And what happens when they do talk back? Do we listen or turn our backs in disbelief? Maybe it takes a ghost in the trunk of your car to get your attention.
Almodóvar’s newest film, Volvér, tells the story of a mother’s return to the family of women she left behind, nearly 4 years after her death. While not as over the top (Tie Me Up, Tie Me Down or Women on the Verge) or darkly clever (All About my Mother, Bad Education) as some of his previous works, it’s full of his signature dysfunctional passion, humor and warmth.
It's understated, and a little campy (especially the Hitchcockian score in the first reel), but a far cry from the movie-within-a-movie and giant vaginas of his last last couple of movies.
That said, it’s really lovely. Penelope Cruz usually annoys me, but not today. Today she was, well she was just shy of spectacular. She was beautiful and driven, eyes full of repressed emotion. She should never be allowed to act in, let alone speak, English again. The rest of the cast was superb, especially Carmen Maura (Irene), Lola Dueñas (Sole), and Blanca Portillo (Agustina).
Sometimes I caught myself looking at my watch, but that could be accounted to the 30 minutes of ads and trailers they showed before rolling the feature. That said, once it was over and I’d left the theater, the more I thought about Volvér, the more I liked it. Very, very much. Usually it’s the other way around.
I think it’s Almodóvar’s Secrets and Lies. Go see it tell me what you think.
In the meantime, forgive your ghosts … they might not even know what they did wrong.
September 6, 2006
Rhythm and Snooze
I feel like I lost a day somewhere. Let’s see what actually happened.
Went to bed Sunday night about 12:30am EST, after the wedding (which was a perfectly cast and performed Movie of the Week … more on that in another post).
Got up at 5am Monday to head to the airport for an 8am flight. Made it to LGA with no problems and hung out with MAK and K for a few hours. Caught up on Weeds. Walked through a street fair. Avoided fried dough ... well, most of us did. Bought way too many bags of candy corn and Tootsie Rolls at the Rite-Aid.
Headed to JFK for our 6:45pm flight to London. Again, no problems (except for the Admiral’s Club still being bollocks compared to BA’s lounge). Boarded. Got drinks, menus, and film choices. Wheee ... a week of fun almost over and time to head home.
Ooops, co-pilot found a glitch on his final walk around. Engineering needs to examine the hydraulics. Should be fixed in a jiffy. Much waiting.
You see where this is going, eh?
Plane was taken out of service. Disembark. More waiting. Will we fly or won’t we?
New equipment’s found but needs to be cleaned, catered, etc. Frenzied rush of all passengers to a new gate. Everyone has to go through security again. Queue at the new gate for awhile until a later-than-necessary announcement is made saying if you have a boarding pass you’re already checked in and it’s the same configuration as before. We’ll board as soon as possible.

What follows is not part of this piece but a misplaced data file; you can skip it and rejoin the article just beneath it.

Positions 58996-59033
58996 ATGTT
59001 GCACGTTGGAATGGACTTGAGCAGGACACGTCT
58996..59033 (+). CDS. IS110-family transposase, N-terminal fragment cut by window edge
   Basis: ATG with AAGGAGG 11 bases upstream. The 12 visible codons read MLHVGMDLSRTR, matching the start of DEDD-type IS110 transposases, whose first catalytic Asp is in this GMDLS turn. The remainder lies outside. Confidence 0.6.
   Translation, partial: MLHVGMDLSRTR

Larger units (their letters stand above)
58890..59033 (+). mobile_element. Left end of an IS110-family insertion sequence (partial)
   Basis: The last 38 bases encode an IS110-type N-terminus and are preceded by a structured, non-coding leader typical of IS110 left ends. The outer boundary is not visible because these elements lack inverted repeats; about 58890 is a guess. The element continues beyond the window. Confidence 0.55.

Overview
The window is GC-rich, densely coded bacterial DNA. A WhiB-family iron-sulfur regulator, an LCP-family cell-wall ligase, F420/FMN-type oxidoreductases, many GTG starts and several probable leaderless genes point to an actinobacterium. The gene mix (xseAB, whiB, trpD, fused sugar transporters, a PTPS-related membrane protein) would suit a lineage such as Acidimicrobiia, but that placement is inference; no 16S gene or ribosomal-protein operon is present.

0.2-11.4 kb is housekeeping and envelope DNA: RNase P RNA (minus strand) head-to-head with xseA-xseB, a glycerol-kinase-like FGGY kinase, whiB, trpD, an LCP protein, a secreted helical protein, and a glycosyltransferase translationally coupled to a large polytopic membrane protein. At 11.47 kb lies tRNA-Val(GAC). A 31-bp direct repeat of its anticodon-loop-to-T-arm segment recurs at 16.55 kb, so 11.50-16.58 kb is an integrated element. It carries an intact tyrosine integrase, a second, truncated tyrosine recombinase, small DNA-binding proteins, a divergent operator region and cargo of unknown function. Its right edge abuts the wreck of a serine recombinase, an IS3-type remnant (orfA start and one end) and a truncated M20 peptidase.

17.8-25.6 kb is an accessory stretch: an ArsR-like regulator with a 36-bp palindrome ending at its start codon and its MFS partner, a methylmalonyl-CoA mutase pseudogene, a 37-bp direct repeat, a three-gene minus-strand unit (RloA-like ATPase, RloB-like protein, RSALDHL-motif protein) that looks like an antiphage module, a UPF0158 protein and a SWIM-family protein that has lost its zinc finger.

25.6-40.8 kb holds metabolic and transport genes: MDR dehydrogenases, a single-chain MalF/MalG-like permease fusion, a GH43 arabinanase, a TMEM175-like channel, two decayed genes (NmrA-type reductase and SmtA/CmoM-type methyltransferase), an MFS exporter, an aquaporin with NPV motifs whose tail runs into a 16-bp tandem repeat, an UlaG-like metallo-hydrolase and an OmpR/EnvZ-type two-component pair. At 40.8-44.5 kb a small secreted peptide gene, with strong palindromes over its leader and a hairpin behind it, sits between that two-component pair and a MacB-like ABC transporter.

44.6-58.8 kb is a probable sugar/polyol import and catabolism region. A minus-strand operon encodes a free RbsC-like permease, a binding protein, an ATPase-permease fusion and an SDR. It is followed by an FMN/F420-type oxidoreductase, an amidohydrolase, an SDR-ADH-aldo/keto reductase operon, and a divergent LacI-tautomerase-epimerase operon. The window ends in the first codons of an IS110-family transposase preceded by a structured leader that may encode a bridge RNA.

An hour later, still no sign of boarding. Finally get on around 9:45. We finally took off around 10:30. Didn’t take the Xanax that we’d scored off the sister-in-law. Watched X-Men III and was disappointed. I dozed but never slept. Landed about 10am yesterday UK time. Waited a year for luggage. Got home and laid down about 12:30 for a quick nap. For some reason I felt a little worn out. Woke up six hours later in the exact same position I remember being in when I started my snooze. Couldn’t sleep last night and finally fell asleep around 5am, waking up around 1pm.
And now it’s Wednesday, but it feels like Tuesday. I think.
So, in a nutshell, my circadian clock is … how do the Batttlestar Galactians say … totally fracked. But the Tootsie Rolls are really good.
September 5, 2006
Tuesday 200 - #9
A tide of people swells outside the doors leading to immigration. Hired drivers hold signs for otherwise anonymous businessmen. Somebody’s mom clutches 3 Mylar “welcome home” greetings. She keeps looking at her watch, making the balloons bob up and down like buoys.
Stragglers from the last flight drip through the double doors. Those still waiting crane their necks, but nobody recognizes 9-year old Sarah. Her fresh, freckled face belies the last 8 hours alone on a transatlantic flight, pretending to sleep so the flight attendants would stop asking if she’s afraid.
“Do you see him?” her uniformed chaperone asks.
Shaking her head, Sarah’s braids are metronomes brushing across each shoulder. The uniform says, “Maybe he’s waiting over there,” and points to the mini-strip mall of newsagents and Starbucks. “Do you want to walk around?”
She pulls up the zipper on her Hello Kitty jacket. The smell of fresh coffee warms her, but she knows better than to ask for some. She’d tried that on the plane, but the stewardesses just laughed. “You’re too young for that,” they said through fake smiles. “How ‘bout some hot chocolate instead?”
Daddy will let her have some coffee.
If he ever shows up.
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September 2, 2006
Ah, Chez Berkeley -- keeping Betty Ford in business for over 20 years.
Last night was no exception, and it was good to see so many of the
messes lovely people that we've gotten to know over the years.
Wombling off to the norhtern suburbs this afternoon for tomorrow's
booze fest wedding. Not sure if there will be interweb access there (not really sure if they have electricity there), so this might be over and out till we get back in London on Tuesday.
Happy Labor/Labour Day y'all.